An evocative and visceral Peter Watkins double bill gets a handsome Blu-ray and DVD release this week, courtesy of the British Film Institute. Culloden and the Academy Award winning The War Game, a pair of docu-dramas blending re-enactment with fact, represent some of the most progressive and shocking television created in this country. Watkins’ influential work remains as fascinating and rewarding to this day, and this offering from the BFI is more than worth a watch for anyone interested in ground-breaking television.

Culloden, the first of these two documentary features, reconstructs the brutal and disastrous final battle of the Jacobite rising. Watkins approaches the subject matter as a contemporary journalist would any modern-day battle, in effect, taking his camera back in time and dropping into the midst of the bloodshed. The documentary emphasises on-the-field interviews with commanders and enlisted men to ensure the sense of humanity is not lost when dealing with an event that occurred some 270 years ago, and contributions from an on-site historian give the effect that the battle is taking place before a broadcast news crew. It’s a technique that’s so astonishingly simple and effective it would go on to inform a ceaseless slew of History and Discovery Channel documentaries for decades; much to the joy of history nerds, World War aficionados and collectors of dubious memorabilia. The subject matter has not lost any of its relevance or potency after half a century, with Watkins paying attention to the issues of post-battle crime, civil liberties and the perennial issue of unity (or lack thereof) in these United Kingdoms.

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The War Game follows and with it a startlingly bleak look at the effects of nuclear war in England. Produced partly as a response to the lack of robustly anti-nuclear weapons programming on the BBC, Watkins found himself in all manner of trouble upon its completion. The BBC feared the finished product would be too upsetting and problematic for broadcast, with Mediawatch founder Mary Whitehouse calling on its suppression for fear of undermining the public spirit. Although it was screened for the press and invited guests, the documentary was effectively buried by the BBC with the spurious justification that it lacked sufficient artistic merit. Watkins was eventually vindicated when it went on to win the Oscar for Best Documentary Feature in 1967.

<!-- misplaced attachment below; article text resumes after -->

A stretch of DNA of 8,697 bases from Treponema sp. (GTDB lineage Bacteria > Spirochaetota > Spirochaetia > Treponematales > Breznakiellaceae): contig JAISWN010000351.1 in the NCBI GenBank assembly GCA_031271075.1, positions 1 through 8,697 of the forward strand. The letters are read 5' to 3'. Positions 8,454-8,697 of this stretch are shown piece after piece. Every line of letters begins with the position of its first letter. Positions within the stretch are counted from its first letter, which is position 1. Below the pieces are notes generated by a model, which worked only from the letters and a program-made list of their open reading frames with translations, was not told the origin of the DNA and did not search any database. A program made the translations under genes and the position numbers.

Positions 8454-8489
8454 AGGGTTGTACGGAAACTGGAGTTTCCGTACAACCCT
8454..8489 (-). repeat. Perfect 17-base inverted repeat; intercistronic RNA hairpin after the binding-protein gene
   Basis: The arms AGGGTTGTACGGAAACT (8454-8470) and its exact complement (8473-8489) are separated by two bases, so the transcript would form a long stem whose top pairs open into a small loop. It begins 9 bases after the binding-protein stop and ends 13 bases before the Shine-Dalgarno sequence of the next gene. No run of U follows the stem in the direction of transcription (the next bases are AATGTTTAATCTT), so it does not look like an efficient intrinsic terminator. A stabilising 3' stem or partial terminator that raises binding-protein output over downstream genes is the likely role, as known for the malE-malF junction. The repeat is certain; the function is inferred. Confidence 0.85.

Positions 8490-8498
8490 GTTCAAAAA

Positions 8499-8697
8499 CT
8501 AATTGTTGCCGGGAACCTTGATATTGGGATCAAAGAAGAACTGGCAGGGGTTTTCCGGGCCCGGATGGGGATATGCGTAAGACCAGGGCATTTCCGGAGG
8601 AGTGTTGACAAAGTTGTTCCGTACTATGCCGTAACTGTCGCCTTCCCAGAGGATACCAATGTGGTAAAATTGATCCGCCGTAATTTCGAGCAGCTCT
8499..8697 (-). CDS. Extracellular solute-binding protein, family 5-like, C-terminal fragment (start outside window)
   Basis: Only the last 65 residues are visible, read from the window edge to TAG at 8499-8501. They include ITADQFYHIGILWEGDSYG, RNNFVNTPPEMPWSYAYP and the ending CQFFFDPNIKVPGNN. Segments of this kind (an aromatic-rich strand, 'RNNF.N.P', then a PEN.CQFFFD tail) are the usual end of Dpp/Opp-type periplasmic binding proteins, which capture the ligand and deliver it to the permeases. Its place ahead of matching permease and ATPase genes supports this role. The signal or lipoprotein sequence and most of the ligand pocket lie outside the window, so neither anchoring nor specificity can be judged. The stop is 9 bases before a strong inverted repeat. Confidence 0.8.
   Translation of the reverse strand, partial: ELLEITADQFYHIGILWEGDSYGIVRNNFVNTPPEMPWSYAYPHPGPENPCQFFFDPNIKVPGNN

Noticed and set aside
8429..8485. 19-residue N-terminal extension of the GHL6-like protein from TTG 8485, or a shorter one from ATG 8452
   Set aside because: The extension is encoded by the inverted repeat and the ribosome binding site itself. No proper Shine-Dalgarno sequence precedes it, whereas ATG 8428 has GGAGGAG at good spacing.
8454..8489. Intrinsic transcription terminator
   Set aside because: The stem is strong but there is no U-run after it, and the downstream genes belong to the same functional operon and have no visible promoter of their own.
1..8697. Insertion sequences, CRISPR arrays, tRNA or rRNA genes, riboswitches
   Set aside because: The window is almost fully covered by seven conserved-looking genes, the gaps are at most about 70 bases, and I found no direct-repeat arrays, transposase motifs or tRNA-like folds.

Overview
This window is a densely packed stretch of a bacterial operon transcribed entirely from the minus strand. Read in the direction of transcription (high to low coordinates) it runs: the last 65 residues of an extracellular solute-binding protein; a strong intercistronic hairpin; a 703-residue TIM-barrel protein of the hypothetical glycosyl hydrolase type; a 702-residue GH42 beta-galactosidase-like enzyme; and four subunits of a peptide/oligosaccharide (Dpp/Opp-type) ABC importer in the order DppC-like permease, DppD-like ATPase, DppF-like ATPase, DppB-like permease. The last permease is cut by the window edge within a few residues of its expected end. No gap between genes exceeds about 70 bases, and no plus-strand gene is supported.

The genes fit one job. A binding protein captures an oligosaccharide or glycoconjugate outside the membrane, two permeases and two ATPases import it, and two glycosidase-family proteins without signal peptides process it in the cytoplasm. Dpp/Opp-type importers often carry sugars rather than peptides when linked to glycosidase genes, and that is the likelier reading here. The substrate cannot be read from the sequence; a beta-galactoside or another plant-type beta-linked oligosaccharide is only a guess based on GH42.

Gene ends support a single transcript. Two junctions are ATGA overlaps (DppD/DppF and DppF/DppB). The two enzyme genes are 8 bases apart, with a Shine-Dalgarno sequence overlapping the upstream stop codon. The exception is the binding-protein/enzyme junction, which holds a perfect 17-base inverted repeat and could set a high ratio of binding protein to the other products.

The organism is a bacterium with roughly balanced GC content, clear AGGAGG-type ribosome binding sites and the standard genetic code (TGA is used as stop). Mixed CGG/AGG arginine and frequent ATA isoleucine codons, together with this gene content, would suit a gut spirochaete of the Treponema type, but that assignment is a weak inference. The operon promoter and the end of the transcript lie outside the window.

As with Culloden, Watkins makes use of a mixture of actors and non-actors as he contextualises and illuminates the consequences of a hypothetical bombing of Kent. It’s a combination of re-enactment, talking heads vox pops and test-based factual information that, in some respects, paved for the way for the public information films of the 60’s and 70’s. Watkins builds his story on the back of testimony from first-hand accounts of survivors of Dresden, Tokyo, Hiroshima and Nagasaki, giving the drama an effective, if distressing, sense of legitimacy. Watkins punctuates the drama with extracts from contemporary advice pamphlets, skewering and undermining their near-useless or bloody-minded wisdom to accentuate his pro-peace message.

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This pair of outstanding documentaries is joined on the disk by a clutch of excellent special features including commentary on both and a Culloden featurette. Perhaps most interesting though is the retrospective look at the almighty stink caused by The War Game at that time of  its creation. Watching it, you find yourself more appreciative that, in Peter Watkins, we have a filmmaker unafraid to question and criticise even as he innovates.

5 / 5

 

Culloden

Dir: Peter Watkins

Scr: Peter Watkins 

Prd: Peter Watkins

DOP: Dick Bush

Country: UK

Year: 1964 

Run time: 69 mins

 

 

The War Game

Dir: Peter Watkins

Scr: Peter Watkins

Prd: Peter Watkins

DOP: Peter Bartlett

Country: UK

Year: 1965

Run time: 48 mins